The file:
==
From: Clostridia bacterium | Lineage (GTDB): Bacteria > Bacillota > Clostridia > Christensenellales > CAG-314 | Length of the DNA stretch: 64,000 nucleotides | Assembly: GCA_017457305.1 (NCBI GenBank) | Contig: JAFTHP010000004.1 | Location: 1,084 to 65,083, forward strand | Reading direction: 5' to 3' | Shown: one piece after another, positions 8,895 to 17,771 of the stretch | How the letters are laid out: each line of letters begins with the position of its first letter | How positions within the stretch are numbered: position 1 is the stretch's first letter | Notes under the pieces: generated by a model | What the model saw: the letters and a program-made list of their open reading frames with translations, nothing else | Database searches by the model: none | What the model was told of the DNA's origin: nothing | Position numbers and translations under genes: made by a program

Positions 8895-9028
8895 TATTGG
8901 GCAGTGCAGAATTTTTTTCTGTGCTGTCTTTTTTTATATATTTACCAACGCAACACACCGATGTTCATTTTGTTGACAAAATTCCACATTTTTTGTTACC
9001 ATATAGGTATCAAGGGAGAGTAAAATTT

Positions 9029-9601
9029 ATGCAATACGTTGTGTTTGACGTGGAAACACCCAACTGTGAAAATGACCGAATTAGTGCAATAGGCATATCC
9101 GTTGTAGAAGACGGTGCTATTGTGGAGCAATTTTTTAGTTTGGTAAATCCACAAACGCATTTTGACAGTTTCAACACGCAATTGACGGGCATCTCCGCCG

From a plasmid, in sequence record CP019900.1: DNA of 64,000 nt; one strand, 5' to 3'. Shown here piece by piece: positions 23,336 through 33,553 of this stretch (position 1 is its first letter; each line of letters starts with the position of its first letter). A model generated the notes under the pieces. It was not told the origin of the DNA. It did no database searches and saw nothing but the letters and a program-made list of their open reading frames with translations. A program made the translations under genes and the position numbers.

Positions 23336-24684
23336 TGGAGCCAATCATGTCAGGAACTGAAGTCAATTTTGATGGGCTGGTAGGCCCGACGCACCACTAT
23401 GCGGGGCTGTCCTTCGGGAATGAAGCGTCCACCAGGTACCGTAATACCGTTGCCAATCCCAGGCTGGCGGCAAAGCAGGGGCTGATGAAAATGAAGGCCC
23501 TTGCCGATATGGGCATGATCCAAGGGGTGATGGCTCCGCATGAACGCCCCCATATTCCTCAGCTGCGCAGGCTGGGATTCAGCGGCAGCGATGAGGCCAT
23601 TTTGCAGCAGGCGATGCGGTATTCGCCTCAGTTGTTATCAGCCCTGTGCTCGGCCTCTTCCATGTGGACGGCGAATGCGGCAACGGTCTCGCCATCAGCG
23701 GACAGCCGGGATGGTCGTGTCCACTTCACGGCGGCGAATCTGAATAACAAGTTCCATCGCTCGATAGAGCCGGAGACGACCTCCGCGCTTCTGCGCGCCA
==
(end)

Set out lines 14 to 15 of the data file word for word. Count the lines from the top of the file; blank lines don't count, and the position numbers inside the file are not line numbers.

23601 TTTGCAGCAGGCGATGCGGTATTCGCCTCAGTTGTTATCAGCCCTGTGCTCGGCCTCTTCCATGTGGACGGCGAATGCGGCAACGGTCTCGCCATCAGCG
23701 GACAGCCGGGATGGTCGTGTCCACTTCACGGCGGCGAATCTGAATAACAAGTTCCATCGCTCGATAGAGCCGGAGACGACCTCCGCGCTTCTGCGCGCCA